• North Skunk – The name of the station on the Iowa Central Railroad in 1887 at the location of the station of Moore, as shown on maps of that period.
• Sheridan Center – Sheridan Center was a post office from 1877-83. It continued as Sheridan until 1902. There is still a store there with a church and cemetery to the west about one half mile.
• Sonora – A post office in Chester Township from 1879-1901.
• Stillwell – At one time Stillwell, or Moore Station, hoped to be a town. There was a post office from 1892-1914.
Passenger trains stopped, and freight trains picked up car loads of hogs and cattle for market. Whenever there was a passenger to get on at Moore Station, Ike Fleener would flag down the train. When it was laid out for a town, Stillwell had a lumber yard, two stores, one of them housing the Post Office, and several residences.
A grist mill known as the McIntire Mill was on the river about a half mile southwest of the railroad crossing. The school and church were across the road from each other east of the railroad crossing. The cemetery, which still exists,was northwest of the church.
• Sugar Creek – Shown on the maps as late as 1869, this was a post office in southwestern Grinnell Township from 1849-62.
• Tilton – The post office of Tilton was about two and one half miles west of the railway station and village of Tilton from about 1871-84. It was later located in Tilton and during the Depression moved to Gibson. Tilton was located in Deep River Township, at the Poweshiek/Keokuk County line. The railroad went through the town. In it’s heyday, it’s citizens numbered about 65. It had four grocery stores, a hardware store, barber shop, a restaurant, lumber yard, grain elevator, two blacksmith shops, a Methodist church, schoolhouse, and telephone office.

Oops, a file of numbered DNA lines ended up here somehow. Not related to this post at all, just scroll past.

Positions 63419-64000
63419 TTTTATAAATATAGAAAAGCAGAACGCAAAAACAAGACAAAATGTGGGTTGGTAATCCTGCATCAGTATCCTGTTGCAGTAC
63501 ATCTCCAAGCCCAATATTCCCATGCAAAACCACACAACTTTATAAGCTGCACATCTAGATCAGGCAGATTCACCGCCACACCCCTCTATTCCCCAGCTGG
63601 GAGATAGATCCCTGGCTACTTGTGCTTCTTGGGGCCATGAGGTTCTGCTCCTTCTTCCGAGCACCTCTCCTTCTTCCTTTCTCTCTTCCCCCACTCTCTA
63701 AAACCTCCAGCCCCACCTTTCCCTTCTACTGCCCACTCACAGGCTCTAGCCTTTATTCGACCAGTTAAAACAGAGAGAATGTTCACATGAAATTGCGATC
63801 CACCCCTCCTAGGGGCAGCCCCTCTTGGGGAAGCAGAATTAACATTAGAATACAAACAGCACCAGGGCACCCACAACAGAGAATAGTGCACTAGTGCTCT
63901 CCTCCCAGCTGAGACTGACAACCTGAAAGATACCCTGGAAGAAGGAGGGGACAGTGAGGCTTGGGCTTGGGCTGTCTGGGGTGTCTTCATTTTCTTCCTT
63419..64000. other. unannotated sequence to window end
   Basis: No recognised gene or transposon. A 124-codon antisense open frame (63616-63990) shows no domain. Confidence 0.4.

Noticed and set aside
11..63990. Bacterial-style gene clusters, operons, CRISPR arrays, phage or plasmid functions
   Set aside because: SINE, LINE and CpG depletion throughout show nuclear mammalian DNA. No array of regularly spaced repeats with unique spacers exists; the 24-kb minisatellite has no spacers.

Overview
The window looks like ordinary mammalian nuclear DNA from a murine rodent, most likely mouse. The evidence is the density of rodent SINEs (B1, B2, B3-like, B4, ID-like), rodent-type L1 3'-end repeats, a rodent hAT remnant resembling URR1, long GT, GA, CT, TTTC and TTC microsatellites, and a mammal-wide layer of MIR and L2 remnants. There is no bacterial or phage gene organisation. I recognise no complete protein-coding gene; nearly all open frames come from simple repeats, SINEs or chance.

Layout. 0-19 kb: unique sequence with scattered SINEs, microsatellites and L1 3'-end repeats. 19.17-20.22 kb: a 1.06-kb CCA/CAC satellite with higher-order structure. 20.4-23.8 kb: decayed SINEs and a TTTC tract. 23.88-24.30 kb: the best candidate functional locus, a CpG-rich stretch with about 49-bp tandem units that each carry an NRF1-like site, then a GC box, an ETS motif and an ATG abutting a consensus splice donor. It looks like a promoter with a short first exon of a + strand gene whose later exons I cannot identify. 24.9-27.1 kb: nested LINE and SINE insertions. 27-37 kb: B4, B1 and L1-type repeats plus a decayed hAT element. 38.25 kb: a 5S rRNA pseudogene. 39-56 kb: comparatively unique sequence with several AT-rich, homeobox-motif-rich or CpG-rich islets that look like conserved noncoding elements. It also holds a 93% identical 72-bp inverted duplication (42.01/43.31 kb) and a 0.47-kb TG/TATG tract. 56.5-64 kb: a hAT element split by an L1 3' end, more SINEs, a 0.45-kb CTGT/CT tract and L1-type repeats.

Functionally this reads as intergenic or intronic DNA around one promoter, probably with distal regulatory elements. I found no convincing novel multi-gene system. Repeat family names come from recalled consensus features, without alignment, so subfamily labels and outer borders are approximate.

• Tyro – A post office in Section 32 of Washington Township from 1862-1873.
• Verona – Before Guernsey was organized, the only settlement in Lincoln Township was Verona. This post office operated from November 1870 – August 1885, then was discontinued and the mail sent to Guernsey. The post office was in the home of Mary E. Forby Irwin. It was located southeast of Guernsey in Lincoln Township on the stage line from Victor to Dresden. Verona had a U. P. Church, a school, and shipped grain and livestock. The population at one point reached 100.
• Western – Western was listed as a post office in Poweshiek county from 1851-1853, but the location is unknown.
• Westfield – Formerly known as Lattimer’s Grove, Westfield came into being about 1855 and was in the center of a beautiful grove of timber. It’s post office was Sugar Creek. It’s features were saw mills, a blacksmith shop, two wagon makers, several carpenters, one tavern, a bakery, two dry goods and grocery stores, a school, a church, a brickyard, and a cemetery.